Role of media & Kangaroo Courts

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    In Context

    • Recently, Chief Justice of India N.V. Ramana said that the media is running “kangaroo courts” in India.

    More about the news

    • Kangaroo Courts and justice delivery:
      • The Chief Justice of India (CJI) NV Ramana said that the kangaroo courts being run by the media are detrimental to the health of the country’s democracy.
      • Ill-informed, biased and agenda-driven debates in the media on issues pending in courts are affecting justice delivery.
    • Against the judges:
      • He said concerted campaigns against judges, particularly on social media, and media trials affect judicial functioning. 
      • It is not easy to swallow when false narratives are created about the “easy life” led by judges.
    • Print, electronic & social media:
      • Print media still has certain degree of accountability. 
      • Whereas, electronic media has zero accountability as to what it shows vanishes in thin air. 
      • Still worse is social media
    • Media regulations:
      • Owing to the frequent transgressions and consequent social unrests, there is a growing demand for stricter media regulations and accountability.
      • The top judge advised the media to “self-regulate and measure their words”.

    More about media trials

    • About:
      • ‘Trial by media’ is a recently coined term and is used to denote a facet of ‘media activism.’ 
      • It means “the impact of television and newspaper coverage on a person’s reputation by creating a widespread perception of guilt regardless of any verdict in a Court of law. 
    • Impact of media trials on justice delivery:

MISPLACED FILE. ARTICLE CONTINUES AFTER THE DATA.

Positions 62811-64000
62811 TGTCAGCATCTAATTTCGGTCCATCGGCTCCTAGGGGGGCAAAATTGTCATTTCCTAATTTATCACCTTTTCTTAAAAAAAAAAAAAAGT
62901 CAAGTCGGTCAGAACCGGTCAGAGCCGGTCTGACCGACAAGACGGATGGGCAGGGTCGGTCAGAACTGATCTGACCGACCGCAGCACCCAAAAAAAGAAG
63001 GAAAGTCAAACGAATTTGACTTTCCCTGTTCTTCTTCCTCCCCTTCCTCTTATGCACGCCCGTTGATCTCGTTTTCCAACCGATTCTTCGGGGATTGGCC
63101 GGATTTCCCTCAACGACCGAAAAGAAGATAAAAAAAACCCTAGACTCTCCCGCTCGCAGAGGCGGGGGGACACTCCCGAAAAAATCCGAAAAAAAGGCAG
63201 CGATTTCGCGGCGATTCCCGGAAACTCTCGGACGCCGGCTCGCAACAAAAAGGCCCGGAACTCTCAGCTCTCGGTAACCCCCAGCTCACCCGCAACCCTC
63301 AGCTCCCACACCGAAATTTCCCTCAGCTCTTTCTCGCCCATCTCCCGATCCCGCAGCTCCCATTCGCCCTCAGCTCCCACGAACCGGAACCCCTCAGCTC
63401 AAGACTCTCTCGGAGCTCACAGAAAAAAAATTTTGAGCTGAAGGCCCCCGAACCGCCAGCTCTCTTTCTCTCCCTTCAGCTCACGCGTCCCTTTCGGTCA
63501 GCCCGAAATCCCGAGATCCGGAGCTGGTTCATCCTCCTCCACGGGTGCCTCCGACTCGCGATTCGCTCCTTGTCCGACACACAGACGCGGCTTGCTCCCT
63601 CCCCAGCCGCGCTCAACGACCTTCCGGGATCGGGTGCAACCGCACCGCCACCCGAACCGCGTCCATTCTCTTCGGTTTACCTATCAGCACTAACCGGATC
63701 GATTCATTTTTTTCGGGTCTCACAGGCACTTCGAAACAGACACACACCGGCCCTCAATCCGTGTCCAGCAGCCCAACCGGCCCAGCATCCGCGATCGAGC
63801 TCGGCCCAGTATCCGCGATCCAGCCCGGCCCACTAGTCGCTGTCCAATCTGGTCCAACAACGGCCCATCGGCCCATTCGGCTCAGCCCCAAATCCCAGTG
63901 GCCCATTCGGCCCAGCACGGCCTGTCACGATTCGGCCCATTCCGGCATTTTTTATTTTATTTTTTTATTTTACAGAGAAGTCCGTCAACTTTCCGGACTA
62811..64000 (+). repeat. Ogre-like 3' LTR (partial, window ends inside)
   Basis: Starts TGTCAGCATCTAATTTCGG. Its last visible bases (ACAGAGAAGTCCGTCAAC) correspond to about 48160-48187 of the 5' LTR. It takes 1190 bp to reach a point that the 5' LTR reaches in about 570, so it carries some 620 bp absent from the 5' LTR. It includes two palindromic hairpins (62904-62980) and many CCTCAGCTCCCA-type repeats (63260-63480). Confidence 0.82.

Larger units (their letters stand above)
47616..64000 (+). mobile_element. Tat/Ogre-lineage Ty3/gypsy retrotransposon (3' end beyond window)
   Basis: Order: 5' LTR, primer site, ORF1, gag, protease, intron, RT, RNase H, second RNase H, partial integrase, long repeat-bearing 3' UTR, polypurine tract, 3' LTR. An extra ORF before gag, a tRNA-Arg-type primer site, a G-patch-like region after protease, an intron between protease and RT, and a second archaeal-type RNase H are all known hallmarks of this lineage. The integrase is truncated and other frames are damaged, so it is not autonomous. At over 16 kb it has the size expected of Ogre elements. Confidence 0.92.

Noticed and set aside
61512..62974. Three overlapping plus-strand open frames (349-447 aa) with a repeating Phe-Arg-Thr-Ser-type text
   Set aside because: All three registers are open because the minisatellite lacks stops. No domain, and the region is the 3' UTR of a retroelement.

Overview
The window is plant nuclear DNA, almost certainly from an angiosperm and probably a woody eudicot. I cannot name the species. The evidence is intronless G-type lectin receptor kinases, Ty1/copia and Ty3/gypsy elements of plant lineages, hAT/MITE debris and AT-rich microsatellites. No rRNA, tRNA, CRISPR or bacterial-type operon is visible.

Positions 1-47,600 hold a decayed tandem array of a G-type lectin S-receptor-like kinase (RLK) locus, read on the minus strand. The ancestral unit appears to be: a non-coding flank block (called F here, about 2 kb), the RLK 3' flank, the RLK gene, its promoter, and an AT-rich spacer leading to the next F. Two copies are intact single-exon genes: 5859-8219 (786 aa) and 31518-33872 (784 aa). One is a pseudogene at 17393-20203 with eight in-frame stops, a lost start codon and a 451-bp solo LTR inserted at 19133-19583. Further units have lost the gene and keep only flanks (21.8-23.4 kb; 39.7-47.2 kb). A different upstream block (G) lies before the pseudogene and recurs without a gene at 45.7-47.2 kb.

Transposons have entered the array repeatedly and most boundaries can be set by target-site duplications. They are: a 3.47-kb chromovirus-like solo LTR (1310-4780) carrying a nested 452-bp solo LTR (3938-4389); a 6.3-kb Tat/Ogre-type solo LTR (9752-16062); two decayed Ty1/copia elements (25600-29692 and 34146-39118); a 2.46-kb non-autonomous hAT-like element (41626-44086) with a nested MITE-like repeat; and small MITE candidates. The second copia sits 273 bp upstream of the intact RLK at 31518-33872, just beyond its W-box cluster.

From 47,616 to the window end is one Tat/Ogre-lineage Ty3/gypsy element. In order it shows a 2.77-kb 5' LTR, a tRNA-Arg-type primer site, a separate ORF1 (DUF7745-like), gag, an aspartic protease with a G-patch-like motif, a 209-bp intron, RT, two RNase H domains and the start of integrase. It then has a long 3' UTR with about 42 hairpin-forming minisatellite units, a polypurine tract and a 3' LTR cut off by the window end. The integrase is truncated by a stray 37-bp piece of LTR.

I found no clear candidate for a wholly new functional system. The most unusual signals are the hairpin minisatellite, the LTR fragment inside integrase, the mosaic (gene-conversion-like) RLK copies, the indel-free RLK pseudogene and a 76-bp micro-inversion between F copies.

• Pressure on judges:
        • Media activism imposes an indirect pressure on the adjudicating authorities to deliver justice to victims who may interfere with the trial proceedings and may cause prejudice to the accused and the chance of proving his innocence. 
      • Right to privacy:
        • They invade their privacy which causes a breach of the Right to Privacy guaranteed under Article 21
      • The news is whatever sells the best:
        • But the need to compete for commercialization and more views has transformed the media today into a full-fledged game for viewership. The name of the game is ratings, viewership, eyeballs, and commercials.  
      • Sensationalism:
        • The recent example of prioritisation and extreme coverage of a superstar’s son over alleged drug abuse as opposed to covering the death of protesting farmers is one of the many instances where media has shown that it seeks to cover sensational news more than any other.  
        • This means, whatever catches and grasps the attention of the public. Or, in other words, ‘sensationalism’. 

    Kangaroo Court

    • The phrase ”Kangaroo Court” is used against a judicial system where the judgement against the accused is usually predetermined
    • Moreover, the system does not work on the standards of law or justice. 
    • In Kangaroo Court, the procedure is only conducted as a formality.
    • Kangaroo Courts are known for working against the phrase ”innocent until proven guilty”
    • The court does not allow to appeal against its judgement.